Erste Profit Misses Estimates on Central Europe Loans
Erste Group Bank AG (EBS), eastern Europe’s third-biggest bank, reported first-quarter profit that missed analyst estimates as weak credit demand and low rates contributed to a decline in interest income. The shares fell.
Net income dropped 49 percent to 176.2 million euros ($230 million) as gains from hybrid bond buybacks a year earlier weren’t repeated and net interest income, Erste’s biggest revenue source, fell by 7.2 percent, the Vienna-based bank said in a statement today. The profit compared with a median 185 million-euro estimate in a Bloomberg survey of 11 analysts.
“This is a solid result against the backdrop of limited economic growth and continuously declining interest rates,” Chief Executive Officer Andreas Treichl said in the statement. “The improvement in the performance of our Romanian subsidiary is especially remarkable,” he said, adding that it was “close to break-even.”
Erste, trailing only UniCredit SpA (UCG) and Raiffeisen Bank International AG (RBI) among banks operating in Europe’s ex-communist bloc, has promised investors to bolster earnings this year, mostly by making its debt-ridden Romanian unit profitable again. A shrinking economy has pushed almost a third of its loans in the Black Sea country into delinquency.
Erste shares fell 0.6 percent to 23.98 euros at 10:21 a.m. in Vienna. The 40-member Bloomberg Europe Banks and Financial Services Index rose 0.8 percent. Erste trades at 0.70 times book value, less than the 0.83 average of the Bloomberg index’s members.
The bank paid six times book value when it agreed to buy Banca Comerciala Romana, the nation’s biggest lender, for 3.75 billion euros in 2005 and has made several writedowns since.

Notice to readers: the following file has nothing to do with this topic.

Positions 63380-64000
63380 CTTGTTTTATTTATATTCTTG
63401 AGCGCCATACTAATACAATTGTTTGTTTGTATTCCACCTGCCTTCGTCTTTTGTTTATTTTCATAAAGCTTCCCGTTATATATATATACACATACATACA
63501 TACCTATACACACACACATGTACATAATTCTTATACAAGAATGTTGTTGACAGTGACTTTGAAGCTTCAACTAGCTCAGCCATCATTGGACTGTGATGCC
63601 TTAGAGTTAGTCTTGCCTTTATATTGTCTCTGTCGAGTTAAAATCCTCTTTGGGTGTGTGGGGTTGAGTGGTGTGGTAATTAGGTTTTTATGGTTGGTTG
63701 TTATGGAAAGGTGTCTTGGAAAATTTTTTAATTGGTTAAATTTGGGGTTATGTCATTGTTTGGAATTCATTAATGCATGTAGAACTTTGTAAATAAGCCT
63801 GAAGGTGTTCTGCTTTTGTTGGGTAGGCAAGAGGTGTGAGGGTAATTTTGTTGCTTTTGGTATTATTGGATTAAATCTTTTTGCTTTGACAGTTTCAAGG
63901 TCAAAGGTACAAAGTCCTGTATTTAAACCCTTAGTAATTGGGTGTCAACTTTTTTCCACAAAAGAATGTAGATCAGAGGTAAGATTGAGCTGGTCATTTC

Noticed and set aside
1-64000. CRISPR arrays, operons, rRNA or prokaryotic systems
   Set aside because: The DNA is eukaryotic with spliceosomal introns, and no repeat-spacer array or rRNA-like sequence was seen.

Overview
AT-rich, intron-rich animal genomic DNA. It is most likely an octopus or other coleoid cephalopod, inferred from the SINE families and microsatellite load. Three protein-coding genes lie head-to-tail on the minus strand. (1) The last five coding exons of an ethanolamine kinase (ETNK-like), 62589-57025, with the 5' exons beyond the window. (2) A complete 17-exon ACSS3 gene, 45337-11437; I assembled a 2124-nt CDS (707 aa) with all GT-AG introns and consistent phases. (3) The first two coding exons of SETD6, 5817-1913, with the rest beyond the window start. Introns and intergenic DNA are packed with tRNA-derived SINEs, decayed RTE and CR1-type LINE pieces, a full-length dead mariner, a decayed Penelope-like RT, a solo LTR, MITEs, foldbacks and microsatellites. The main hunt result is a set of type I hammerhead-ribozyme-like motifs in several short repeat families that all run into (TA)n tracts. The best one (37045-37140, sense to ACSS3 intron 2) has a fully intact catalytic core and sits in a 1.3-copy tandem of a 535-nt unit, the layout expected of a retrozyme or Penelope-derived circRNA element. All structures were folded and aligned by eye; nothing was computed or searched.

Net interest income, the difference between the interest the bank charges borrowers for loans and what it pays for deposits, declined to 1.24 billion euros from 1.34 billion euros a year earlier.
The loan book shrank 1.2 percent in March from the end of last year to 130.3 billion euros, driven by Hungary, the neighboring country to Austria mired in recession where Erste owns the second-biggest bank. The sale last year of financial assets that are not part of its main business also weighed on Erste’s interest income.
Treichl said in February that he will cut costs and lower provisions for bad debt in the entire group by at least 10 percent to offset declining lending revenue, as growth slowed in central and eastern Europe.
General administrative expenses declined by 1.5 percent in the first quarter from a year earlier to 931.2 million euros, after job cuts in Romania and Hungary lowered the payroll.
The net loss of Erste’s Romanian business narrowed by 95 percent to 3.6 million euros in the three months to March, helped by a 42 percent reduction in bad debt charges, Erste said. Delinquent loans as a share of total lending in the country still increased and stood at 30 percent, mostly because the loanbook shrank.
The better performance in Romania helped reduce loan-loss provisions for the entire group. They declined by 31 percent in the first quarter from a year earlier to 402.2 million euros, slightly better than analysts had forecast. They dropped 22 percent from December.
“Provisions are better than expected mainly due to Romania, which may offset the market disappointment on weaker net interest income,” Eleni Papoula, an analyst at Berenberg Bank in London who recommends selling Erste shares, said by e- mail.
Fifteen of 30 analysts recommend buying Erste’s shares, with three saying sell them, according to data compiled by Bloomberg. The average 12-month price estimate is 26.32 euros.
To contact the reporter on this story: Boris Groendahl in Vienna at email@example.com
To contact the editor responsible for this story: Frank Connelly at firstname.lastname@example.org